Cheniere Energy: Pure Beneficiary Of Energy Crisis (NYSE:LNG)
November 25, 2022
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Cheniere Energy is one of the beneficiaries of the energy crisis in the world, including in the EU. The objective of the European countries to replace natural gas from Russia with imported LNG is conductive to long-term contracts. It’s noteworthy that despite decelerating world economic growth natural gas prices in USA and EU did not show significant contraction due to tight demand for LNG. Moreover, next 2 years Cheniere Energy will show significant rise of gross profit margin due to widening the drift between contract prices and the Henry Hub benchmark price. We stay positive on Cheniere Energy and now is good point to buy shares.
The LNG market
As 3Q 2022 wrapped up, the EU countries were able to substitute up to 50 bcm of Russian gas, mostly with LNG from the US, according to company’s data.
The intense race and struggle for any outside LNG supplies on the part of the EU helped TTF gas prices to reach the highest ever level in September, and gas storage facilities to be filled more than the recommended level of 85% of capacity, according to Reuters.
However, the next heating season could become critical for EU countries as it will be harder to come by free capacity required to secure supplies. That’s primarily because of China, which banned the resale of available LNG volumes to the EU so the Asian country can get ready for an incremental reopening of its economy in 2023 following coronavirus-related restrictions. Also, no substantial LNG projects are scheduled to start operating in 2023. According to Cheniere Energy, supply will increase by ~1.6% y/y.
The next significant projects will start operating only in the US, in 2024-2025, according to Bloomberg, and we suppose their LNG supplies will be immediately locked down by the EU as part of its plan for an aggressive replacement of Russian gas.
Gas prices and spreads
LNG prices across all segments averaged $779 a ton in 3Q 2022, in line with our forecast for $756 a ton.
Even as gas prices in the EU and the US slumped by 50% from their peak levels due to a warmer weather at the start of the winter season and a lower-than-expected demand for the commodity from industrial companies, we don’t expect a major downward revision of contract prices at Cheniere Energy.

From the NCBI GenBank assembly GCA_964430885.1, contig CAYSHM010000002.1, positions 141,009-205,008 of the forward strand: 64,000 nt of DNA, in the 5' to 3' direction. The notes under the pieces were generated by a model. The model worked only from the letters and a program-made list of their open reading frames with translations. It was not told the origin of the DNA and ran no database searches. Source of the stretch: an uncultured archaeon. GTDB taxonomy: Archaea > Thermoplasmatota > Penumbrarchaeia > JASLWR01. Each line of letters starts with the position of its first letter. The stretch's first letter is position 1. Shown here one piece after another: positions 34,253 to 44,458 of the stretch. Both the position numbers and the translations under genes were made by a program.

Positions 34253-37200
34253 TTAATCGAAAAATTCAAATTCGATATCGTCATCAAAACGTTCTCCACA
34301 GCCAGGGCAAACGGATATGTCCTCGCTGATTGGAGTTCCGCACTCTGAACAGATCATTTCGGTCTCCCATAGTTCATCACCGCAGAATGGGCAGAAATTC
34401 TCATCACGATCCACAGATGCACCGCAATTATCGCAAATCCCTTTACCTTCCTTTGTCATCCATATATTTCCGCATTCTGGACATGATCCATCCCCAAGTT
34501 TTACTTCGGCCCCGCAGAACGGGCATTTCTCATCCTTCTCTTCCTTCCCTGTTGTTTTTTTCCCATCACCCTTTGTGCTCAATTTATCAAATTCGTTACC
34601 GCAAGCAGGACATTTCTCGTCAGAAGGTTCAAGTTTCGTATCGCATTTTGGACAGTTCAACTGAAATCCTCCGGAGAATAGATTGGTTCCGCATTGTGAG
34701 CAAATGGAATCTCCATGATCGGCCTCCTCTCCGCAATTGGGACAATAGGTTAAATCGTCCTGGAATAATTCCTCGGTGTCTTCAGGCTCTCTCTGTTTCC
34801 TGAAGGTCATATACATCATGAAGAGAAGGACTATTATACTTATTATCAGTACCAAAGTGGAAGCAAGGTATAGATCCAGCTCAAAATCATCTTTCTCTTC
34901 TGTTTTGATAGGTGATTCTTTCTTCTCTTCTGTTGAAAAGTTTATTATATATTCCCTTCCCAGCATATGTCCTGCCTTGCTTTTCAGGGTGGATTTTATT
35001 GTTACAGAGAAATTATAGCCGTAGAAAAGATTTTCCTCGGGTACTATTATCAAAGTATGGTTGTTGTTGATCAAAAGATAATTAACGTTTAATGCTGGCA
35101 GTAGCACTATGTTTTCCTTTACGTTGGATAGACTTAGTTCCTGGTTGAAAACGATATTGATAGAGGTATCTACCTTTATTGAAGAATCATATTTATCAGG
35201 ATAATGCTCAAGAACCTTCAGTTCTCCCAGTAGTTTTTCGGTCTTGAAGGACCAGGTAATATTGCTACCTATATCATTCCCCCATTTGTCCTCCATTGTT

That’s mostly because of the widened spread that persists between the company’s selling price and the Henry Hub benchmark price as LNG continues to enjoy high demand while production capacity remains limited for the next two years. We have revised the spread from the average of $111 per a cubic meter to $147 per a cubic meter, and anticipate that it will return to its historical area of ~$111 per a cubic meter in 2025.
The wider spread makes up for the decline of price projections for the Henry Hub benchmark in 2022 from the average of $7 per MMBTU to $6.5 per MMBTU. The US Energy Information Administration expects the Henry Hub price to average $5.5 per MMBTU in November (down from the prior forecast for $9 per MMBTU), and rise to $6 per MMBTU in December with the onset of cold weather in the country. The EIA also reduced the gas price forecast for 2023 to an average of $5.4 per MMBTU for the year, compared with the previous estimate of $6.2 per MMBTU, as domestic production of the fossil fuel will rise while US exports will drop.
The COGS model and EBITDA
We earlier wrote that the company’s gross costs are fairly volatile, fluctuating from 52% to 152% in terms of their ratio to revenue (if derivative trading generates losses) and that, in general, the company succeeds in maintaining the average spread of about $200 per 1000 cubic meters between the selling price and costs. When computing the spread before, we used to take into account the periods without substantial losses or profits from derivative trading.
Now when computing the average production cost per 1 ton we take into account the profit/loss from derivative trading in COGS (net COGS). The basic approach to computing COGS – the use of the dollar-denominated margin – has remained unchanged. That approach gives a better understanding of the company’s real current gross margin per 1 ton of LNG. A higher spread in selling prices causes a higher spread in gross dollar-denominated margin. We expect gross margin per 1 ton of LNG to get back to normal in 2024 as well.
That approach gives a better understanding of the company’s real current gross margin per 1 ton of LNG. A higher spread in selling prices causes a higher spread in gross dollar-denominated margin. We expect gross margin per 1 ton of LNG to get back to normal in 2024 as well.
According to our estimates the fair value of LNG stock is $237. The upside is 41%.
We believe that shares of Cheniere Energy are undervalued by market participants. According to our estimates, future spread widening in contract prices in 2023-2024 is not priced in LNG stock, and it is time to buy LNG shares. Moreover, coming severe winter weather in the EU can increase the rate of gas outflow from storages that will support natural record gas prices despite a cap price.
The EIA and Bruegel data can be monitored to understand the economic situation.